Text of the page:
- Queen marks 70th anniversary of her accession to throne
- Voiced "sincere wish" Camilla be known as Queen Consort
- World and religious leaders pay tribute to queen
Prince Charles on Sunday thanked his mother Queen Elizabeth for publicly stating her desire that his wife Camilla becomes Queen Consort when he becomes king, acknowledging the honour on the 70th anniversary of her accession to the British throne.
The request - a blessing that will likely remove the need for any discussion about future titles - follows an earlier era when Camilla was vilified by the tabloid press for the breakdown of Charles' marriage to his first wife, the late Princess Diana.
The 95-year-old queen said it was her "sincere wish" that when the day comes, Camilla would be known as Queen Consort.
Charles made his response on Sunday when he led tributes from world and religious leaders to the monarch as she passed a milestone never reached by any of her predecessors in nearly 1,000 years of a line that traces its origin back to Norman King William I and his 1066 conquest of England.
"We are deeply conscious of the honour represented by my mother's wish," Charles said in a statement. "As we have sought together to serve and support Her Majesty and the people of our communities, my darling wife has been my own steadfast support throughout."
The long-time lovers were married in 2005, enabling Camilla to gradually take on a more prominent role. With a current title of Duchess of Cornwall, Camilla is now a popular member of the royal family and regularly appears at official duties alongside the queen, Charles and his son, William, and wife Kate.
Diana, the mother of Princes William and Harry, died in a Paris car crash in 1997.
The statement on the future of the monarchy comes as the country celebrates the queen's role over the last 70 years. Britain will hold four days of national events in June to mark her platinum jubilee.
Charles was joined by Prime Minister Boris Johnson, the White House, the Archbishop of Canterbury and other politicians in praising the queen for her dedication to public service.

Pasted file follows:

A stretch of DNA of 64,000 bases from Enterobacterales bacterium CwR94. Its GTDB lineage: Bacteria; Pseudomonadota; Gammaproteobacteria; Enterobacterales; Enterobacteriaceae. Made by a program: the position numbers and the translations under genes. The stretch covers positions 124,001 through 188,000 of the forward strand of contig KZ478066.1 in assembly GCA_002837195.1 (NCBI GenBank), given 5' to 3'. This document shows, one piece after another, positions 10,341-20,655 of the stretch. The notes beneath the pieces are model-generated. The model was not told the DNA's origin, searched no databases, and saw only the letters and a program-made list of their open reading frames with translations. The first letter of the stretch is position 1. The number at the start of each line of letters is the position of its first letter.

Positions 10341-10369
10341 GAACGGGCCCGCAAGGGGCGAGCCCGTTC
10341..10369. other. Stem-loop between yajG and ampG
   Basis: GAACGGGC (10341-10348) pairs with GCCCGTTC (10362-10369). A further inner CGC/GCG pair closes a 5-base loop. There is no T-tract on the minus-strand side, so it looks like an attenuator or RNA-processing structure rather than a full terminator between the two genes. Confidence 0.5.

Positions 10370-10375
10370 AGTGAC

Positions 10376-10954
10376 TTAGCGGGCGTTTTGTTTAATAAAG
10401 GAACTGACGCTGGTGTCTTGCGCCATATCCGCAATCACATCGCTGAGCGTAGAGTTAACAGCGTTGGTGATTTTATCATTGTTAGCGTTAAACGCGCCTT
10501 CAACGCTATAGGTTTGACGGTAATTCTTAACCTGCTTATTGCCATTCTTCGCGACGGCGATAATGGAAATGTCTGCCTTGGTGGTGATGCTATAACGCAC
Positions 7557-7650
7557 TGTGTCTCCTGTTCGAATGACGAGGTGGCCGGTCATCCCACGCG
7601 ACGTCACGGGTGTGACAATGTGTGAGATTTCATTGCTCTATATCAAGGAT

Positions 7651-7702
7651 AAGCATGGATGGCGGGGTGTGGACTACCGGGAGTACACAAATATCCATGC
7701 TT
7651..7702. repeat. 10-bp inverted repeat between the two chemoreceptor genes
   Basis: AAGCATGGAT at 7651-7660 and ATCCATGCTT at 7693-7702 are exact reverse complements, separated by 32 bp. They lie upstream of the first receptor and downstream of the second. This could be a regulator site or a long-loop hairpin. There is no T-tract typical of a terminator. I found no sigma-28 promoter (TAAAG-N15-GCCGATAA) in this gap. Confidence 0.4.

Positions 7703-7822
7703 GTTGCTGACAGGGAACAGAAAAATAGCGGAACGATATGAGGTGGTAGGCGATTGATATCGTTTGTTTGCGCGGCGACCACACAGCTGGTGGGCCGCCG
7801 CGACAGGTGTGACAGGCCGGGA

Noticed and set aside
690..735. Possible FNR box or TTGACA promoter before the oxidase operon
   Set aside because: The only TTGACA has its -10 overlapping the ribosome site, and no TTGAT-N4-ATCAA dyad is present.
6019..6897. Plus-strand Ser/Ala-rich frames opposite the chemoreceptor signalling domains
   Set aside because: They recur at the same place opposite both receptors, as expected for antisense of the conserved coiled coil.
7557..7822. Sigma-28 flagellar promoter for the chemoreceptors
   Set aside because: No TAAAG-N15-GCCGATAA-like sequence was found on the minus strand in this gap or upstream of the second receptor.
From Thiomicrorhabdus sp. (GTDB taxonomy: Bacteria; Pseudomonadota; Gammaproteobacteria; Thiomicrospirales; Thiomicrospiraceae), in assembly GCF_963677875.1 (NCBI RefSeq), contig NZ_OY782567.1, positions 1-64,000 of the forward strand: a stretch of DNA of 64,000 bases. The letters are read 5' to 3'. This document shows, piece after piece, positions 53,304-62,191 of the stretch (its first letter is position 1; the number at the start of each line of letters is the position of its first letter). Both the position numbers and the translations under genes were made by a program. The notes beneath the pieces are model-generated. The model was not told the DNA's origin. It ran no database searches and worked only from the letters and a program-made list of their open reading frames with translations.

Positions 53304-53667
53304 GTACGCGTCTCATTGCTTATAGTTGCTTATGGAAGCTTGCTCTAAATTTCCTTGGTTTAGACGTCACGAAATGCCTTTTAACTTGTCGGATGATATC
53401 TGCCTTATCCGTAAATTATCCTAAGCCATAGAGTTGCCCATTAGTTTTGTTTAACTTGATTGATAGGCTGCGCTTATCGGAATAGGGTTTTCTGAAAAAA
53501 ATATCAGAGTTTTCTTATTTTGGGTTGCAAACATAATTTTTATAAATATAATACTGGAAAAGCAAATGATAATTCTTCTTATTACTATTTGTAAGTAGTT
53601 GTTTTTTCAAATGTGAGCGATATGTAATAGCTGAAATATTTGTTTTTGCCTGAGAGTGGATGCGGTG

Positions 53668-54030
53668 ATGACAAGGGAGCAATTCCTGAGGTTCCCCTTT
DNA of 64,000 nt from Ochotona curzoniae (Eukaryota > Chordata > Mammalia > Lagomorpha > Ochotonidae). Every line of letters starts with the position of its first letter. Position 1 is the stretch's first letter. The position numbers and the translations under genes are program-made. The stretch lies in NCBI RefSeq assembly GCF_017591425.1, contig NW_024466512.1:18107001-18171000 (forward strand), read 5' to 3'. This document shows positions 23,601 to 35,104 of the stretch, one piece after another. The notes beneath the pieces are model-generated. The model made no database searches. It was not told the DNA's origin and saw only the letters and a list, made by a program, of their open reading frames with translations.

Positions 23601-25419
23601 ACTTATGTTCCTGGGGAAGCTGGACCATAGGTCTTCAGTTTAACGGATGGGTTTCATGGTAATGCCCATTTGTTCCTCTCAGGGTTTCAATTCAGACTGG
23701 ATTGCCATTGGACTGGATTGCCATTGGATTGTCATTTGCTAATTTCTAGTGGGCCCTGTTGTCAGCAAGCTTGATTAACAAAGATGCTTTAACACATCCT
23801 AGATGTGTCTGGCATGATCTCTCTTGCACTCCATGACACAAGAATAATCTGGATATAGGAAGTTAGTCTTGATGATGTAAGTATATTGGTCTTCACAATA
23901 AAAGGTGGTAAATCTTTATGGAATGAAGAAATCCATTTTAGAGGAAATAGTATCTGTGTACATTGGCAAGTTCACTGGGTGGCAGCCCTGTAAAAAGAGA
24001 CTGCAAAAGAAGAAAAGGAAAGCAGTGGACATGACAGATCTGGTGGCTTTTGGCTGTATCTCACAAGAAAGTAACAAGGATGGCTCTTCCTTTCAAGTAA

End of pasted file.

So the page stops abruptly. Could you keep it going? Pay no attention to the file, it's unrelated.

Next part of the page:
"Throughout the past 70 years, she has strengthened the ties of friendship, shared ideals, and faith in democracy that forever unite our countries," the White House of President Joe Biden said.
During her seven decades on the throne, the queen has been a symbol of stability for the country during huge social, economic and political change, including the end of the British Empire.
But her anniversary comes after a very difficult time for the monarchy, following the sex abuse accusations her son Prince Andrew is facing in the United States, which he denies, and allegations of racism in the royal household from grandson Prince Harry and his wife Meghan.
Elizabeth became the queen of Britain and more than a dozen other realms including Canada, Australia and New Zealand on the death of her father King George VI on 6 February, 1952, while she was in Kenya on an international tour aged 25.
The news was broken to her by her husband Prince Philip, who died last year aged 99 after more than 70 years by her side.
When she ascended the throne, Josef Stalin, Mao Zedong and Harry Truman were running the Soviet Union, China and the United States, respectively, while Winston Churchill was British prime minister.
The queen has continued to carry out official duties well into her 90s, but has been seen much less regularly of late after she spent a night in hospital last October for an unspecified ailment and was then instructed by doctors to rest.
On Sunday, the palace released a new video of the queen, smiling broadly near a red despatch box that contains official government paperwork and discussing a message from Biden. On Saturday she was filmed meeting local community groups and joking with officials.
"I think I might just put a knife in it," she said when presented with a large cake. "Somebody else can do the rest."